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What is a pour-over will?

Frequently our
clients create revocable living trusts as a substitute for a will. There are a
number of reasons that they choose this estate planning mechanism, most common
among them being probate avoidance and control during periods of incapacity.
However, in order for the trust to control the estate, it must hold title to
all of the decedent's property. Unfortunately, sometimes due to poor planning,
and sometimes simply because of an unknown or unexpected windfall, individuals
with living trusts die with some estate property outside the trust. In such
circumstances, it becomes necessary to transfer the decedent's property into
the living trust after death in order for the decedent’s planned distribution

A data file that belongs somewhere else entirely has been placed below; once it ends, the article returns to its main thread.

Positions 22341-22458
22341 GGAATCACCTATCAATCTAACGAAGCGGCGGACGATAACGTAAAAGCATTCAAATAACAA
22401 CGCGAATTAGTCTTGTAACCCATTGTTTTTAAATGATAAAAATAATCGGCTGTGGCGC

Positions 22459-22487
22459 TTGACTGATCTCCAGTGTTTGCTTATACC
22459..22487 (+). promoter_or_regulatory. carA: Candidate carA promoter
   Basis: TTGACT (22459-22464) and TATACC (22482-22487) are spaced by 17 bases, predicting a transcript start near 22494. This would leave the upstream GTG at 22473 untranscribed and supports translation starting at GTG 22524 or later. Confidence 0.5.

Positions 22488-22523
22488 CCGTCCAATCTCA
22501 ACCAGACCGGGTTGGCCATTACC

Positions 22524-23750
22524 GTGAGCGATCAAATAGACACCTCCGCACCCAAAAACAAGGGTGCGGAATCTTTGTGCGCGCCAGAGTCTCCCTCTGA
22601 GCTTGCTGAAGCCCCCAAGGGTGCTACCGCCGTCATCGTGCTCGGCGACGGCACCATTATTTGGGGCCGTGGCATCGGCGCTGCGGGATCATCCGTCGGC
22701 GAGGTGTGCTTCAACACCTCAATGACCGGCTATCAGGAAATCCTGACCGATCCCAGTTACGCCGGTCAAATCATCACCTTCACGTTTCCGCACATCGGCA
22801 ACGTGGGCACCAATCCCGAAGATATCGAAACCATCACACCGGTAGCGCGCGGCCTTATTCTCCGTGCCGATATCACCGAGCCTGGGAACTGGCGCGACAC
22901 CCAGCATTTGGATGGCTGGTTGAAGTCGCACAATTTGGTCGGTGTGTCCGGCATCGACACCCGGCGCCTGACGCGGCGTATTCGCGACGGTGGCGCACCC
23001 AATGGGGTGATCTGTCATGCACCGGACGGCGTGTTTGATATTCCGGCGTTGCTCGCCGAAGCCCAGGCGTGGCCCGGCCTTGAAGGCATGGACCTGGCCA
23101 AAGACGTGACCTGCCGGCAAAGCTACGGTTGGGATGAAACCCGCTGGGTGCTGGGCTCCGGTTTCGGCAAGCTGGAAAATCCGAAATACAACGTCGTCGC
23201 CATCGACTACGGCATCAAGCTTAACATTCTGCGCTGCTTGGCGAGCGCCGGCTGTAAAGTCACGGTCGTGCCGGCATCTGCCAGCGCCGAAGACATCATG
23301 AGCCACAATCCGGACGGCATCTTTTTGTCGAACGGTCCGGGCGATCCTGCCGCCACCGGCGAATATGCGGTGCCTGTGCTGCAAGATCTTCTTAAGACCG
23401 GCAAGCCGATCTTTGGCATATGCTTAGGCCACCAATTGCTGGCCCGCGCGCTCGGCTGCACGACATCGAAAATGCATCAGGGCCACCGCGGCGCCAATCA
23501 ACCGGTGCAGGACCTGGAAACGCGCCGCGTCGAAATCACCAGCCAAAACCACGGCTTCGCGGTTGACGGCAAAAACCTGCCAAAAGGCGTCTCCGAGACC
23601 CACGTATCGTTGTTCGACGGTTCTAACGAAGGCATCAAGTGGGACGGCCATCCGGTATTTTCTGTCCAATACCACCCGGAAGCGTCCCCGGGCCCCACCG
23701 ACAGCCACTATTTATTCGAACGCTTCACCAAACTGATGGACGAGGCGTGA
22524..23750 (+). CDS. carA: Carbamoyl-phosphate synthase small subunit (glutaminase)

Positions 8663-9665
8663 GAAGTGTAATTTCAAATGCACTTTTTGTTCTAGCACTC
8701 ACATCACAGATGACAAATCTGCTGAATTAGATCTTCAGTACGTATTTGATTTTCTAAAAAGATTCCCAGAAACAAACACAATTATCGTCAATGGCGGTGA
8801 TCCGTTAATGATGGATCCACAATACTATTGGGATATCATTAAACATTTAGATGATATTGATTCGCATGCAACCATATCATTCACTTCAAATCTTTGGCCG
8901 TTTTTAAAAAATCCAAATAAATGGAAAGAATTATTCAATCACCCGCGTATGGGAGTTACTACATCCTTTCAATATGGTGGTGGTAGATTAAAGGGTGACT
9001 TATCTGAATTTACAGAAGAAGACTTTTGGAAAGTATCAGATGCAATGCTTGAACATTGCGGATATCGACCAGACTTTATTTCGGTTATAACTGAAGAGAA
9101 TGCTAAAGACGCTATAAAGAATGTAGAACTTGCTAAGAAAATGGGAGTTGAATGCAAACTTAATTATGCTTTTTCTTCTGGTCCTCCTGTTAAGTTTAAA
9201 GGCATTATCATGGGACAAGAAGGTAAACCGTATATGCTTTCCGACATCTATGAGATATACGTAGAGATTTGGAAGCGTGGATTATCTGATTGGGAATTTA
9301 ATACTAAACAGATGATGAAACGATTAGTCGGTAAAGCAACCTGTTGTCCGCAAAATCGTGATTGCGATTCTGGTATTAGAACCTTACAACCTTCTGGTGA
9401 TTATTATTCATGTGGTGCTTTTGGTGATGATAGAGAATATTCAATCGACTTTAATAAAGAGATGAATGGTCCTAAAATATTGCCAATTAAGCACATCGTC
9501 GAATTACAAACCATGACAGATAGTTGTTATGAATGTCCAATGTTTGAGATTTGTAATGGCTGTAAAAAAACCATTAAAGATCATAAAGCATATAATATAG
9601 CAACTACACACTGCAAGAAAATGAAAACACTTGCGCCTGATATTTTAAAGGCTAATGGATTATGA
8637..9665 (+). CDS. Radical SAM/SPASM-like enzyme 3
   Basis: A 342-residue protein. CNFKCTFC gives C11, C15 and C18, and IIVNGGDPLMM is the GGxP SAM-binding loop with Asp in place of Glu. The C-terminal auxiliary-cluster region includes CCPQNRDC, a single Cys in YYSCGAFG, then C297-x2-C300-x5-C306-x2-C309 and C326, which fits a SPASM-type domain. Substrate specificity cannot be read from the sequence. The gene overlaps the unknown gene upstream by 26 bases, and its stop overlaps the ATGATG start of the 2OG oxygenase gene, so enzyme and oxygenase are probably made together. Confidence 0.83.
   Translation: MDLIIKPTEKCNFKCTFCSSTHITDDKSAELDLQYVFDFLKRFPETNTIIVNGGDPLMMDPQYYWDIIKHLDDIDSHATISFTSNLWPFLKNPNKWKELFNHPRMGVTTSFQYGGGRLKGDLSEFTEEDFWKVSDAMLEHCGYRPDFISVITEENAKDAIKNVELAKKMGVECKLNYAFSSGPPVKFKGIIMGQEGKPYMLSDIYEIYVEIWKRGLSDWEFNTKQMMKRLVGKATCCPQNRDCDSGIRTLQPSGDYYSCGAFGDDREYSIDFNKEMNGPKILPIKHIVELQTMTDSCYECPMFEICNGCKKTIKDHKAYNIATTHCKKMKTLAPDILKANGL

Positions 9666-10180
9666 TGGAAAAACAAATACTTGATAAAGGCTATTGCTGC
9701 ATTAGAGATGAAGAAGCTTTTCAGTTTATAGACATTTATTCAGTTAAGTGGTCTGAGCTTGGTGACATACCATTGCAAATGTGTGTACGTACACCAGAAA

to be followed. This is accomplished through what is known as a "pour-over"
will. A pour-over will simply "pours over" any assets owned by the
decedent at the time of death into the revocable living trust. Such wills
should always be executed whenever revocable living trust based planning is
done if the individual desires the trust to control distribution of all estate
assets. The absence of a pour-over will in such circumstances will result in
some assets being distributed pursuant to the plan laid out in the trust, and
other assets being distributed through the probate court process under the
intestacy statutes of the State. In a Mississippi, that means that children and
spouses would share in the probated estate assets equally.

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